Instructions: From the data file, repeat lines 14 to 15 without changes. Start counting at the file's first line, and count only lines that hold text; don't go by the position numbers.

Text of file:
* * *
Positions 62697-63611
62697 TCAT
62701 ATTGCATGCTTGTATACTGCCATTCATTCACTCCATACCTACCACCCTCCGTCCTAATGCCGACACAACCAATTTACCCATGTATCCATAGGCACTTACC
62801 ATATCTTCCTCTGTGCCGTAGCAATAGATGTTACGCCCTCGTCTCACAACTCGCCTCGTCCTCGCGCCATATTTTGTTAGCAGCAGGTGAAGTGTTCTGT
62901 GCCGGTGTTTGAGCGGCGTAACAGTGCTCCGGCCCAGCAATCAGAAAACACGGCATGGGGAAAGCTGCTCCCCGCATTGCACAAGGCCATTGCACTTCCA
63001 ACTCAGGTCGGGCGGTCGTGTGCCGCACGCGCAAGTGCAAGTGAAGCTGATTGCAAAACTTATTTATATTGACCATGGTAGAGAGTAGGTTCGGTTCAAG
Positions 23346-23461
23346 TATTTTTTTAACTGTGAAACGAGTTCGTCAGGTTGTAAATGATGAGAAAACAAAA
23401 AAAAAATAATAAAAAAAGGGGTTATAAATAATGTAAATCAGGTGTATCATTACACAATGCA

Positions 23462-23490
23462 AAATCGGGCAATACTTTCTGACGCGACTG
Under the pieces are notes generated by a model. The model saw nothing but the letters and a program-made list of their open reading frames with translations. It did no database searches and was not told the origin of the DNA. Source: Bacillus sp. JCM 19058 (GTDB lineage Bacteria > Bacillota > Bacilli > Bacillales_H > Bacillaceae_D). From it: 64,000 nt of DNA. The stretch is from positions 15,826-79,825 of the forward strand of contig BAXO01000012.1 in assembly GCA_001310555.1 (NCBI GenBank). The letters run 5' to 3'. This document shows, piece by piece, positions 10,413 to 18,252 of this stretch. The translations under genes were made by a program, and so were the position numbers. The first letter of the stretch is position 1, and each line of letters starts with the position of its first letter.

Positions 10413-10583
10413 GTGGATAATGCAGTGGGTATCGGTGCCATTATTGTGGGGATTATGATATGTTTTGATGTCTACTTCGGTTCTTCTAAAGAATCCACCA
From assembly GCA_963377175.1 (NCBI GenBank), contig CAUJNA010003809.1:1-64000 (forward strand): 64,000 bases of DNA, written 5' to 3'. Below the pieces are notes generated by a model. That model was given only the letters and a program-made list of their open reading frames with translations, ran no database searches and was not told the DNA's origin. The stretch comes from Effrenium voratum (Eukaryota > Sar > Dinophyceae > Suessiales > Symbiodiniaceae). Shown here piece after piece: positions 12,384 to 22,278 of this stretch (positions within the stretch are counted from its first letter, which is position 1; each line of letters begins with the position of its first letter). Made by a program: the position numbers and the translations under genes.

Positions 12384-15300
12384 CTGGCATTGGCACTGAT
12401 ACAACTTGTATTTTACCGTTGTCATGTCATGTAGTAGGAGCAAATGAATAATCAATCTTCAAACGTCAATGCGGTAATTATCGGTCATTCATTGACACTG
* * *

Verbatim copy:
10413 GTGGATAATGCAGTGGGTATCGGTGCCATTATTGTGGGGATTATGATATGTTTTGATGTCTACTTCGGTTCTTCTAAAGAATCCACCA
From assembly GCA_963377175.1 (NCBI GenBank), contig CAUJNA010003809.1:1-64000 (forward strand): 64,000 bases of DNA, written 5' to 3'. Below the pieces are notes generated by a model. That model was given only the letters and a program-made list of their open reading frames with translations, ran no database searches and was not told the DNA's origin. The stretch comes from Effrenium voratum (Eukaryota > Sar > Dinophyceae > Suessiales > Symbiodiniaceae). Shown here piece after piece: positions 12,384 to 22,278 of this stretch (positions within the stretch are counted from its first letter, which is position 1; each line of letters begins with the position of its first letter). Made by a program: the position numbers and the translations under genes.